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The Enemy of the People 

Without a free press, there is no democracy

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With President Trump's daily offenses and atrocities, it's easy to feel more fatigue than outrage. But Trump's relentless attacks on the press and his profound ignorance of the media's role in a functioning democracy are one of the most pernicious aspects of his authoritarian reign.

Labeling journalists "enemies of the people," dismissing any story critical of him as fake news and jeering at reporters at his febrile rallies—that's the stuff of dictators and despots. And with a fawning Congress and enabling Supreme Court, that's what he aspires to be. He's often expressed admiration for a host of thugs-in-chief (Vladimir Putin, Rodrigo Duterte, Kim Jong-un, Xi Jinping, Abdel-Fattah el-Sisi). The only remaining checks on his power are the press and the Nov. 7 election.

We the people only get the chance to do our duty as citizens on election day, but journalists, the kind who put facts before party and follow them wherever they lead, do their duty every day—or every week as the case may be. But just as hate crimes have spiked under this president, so have Trump's attacks on the press. It seems only a matter of time before some MAGA goon beats up a reporter. Oh, wait. That already happened. (See Corey Lewandowski and Greg Gianforte). It's a deeply troubling state of affairs when the real enemy of the people is the man sitting in the Oval Office.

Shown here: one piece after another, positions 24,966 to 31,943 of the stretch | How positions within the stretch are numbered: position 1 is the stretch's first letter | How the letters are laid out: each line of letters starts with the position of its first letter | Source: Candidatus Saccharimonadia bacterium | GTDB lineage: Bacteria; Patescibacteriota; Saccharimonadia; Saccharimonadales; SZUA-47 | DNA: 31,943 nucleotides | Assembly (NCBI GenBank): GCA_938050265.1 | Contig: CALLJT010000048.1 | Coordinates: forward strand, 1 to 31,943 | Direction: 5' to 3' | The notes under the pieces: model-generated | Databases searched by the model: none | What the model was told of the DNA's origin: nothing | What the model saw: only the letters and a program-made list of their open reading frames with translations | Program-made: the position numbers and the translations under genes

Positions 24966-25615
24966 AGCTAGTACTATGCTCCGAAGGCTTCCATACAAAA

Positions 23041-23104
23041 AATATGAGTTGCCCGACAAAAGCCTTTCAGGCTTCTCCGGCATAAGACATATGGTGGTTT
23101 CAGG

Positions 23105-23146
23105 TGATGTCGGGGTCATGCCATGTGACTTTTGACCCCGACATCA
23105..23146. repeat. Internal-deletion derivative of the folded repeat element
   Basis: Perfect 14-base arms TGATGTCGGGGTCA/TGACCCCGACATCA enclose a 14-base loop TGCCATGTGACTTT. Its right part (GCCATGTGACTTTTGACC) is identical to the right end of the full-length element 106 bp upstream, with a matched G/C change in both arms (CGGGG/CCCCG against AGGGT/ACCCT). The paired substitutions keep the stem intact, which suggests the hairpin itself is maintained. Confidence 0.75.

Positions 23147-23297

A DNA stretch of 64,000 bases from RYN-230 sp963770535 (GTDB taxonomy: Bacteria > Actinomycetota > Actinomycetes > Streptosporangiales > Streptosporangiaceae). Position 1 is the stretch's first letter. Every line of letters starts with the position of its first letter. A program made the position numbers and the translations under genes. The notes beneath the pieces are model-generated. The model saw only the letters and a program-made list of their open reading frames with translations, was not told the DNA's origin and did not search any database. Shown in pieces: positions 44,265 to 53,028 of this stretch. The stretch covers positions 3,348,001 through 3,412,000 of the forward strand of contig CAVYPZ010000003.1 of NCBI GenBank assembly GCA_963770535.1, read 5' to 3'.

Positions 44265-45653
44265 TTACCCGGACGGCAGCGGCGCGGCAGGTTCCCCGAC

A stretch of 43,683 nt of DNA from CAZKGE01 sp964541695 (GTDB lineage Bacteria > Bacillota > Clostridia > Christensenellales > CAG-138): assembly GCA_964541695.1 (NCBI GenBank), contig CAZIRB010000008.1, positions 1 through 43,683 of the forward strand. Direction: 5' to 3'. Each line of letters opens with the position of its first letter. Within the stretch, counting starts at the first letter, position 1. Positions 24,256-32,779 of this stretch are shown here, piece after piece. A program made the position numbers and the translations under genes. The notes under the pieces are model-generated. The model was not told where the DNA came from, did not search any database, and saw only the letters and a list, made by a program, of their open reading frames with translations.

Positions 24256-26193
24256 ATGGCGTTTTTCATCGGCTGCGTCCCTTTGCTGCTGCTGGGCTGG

Whether you're a Democrat, Republican, libertarian or socialist, Trump's denigration of the press should strike you as an attack on America and its ideals, namely freedom of the press. There are not many professions whose duty and privilege is enshrined in the First Amendment. It's first for a reason. A free press is critical to maintenance of a democracy. The reporters I know see that as a solemn duty. They're sure not in it for the money.

As one of the remaining, independently owned alternative weekly papers in America, we will continue to defend and exercise our constitutional rights, afflicting the comfortable and comforting the afflicted along the way.

Whether you're a fan of this paper or some other, keep reading and stand up for objective truth. It shall set us free.

Stett Holbrook is the editor of the 'Bohemian' and the 'Pacific Sun.'

Open Mic is a weekly feature in the 'Bohemian.' We welcome your contribution. To have your topical essay of 350 words considered for publication, write openmic@bohemian.com.

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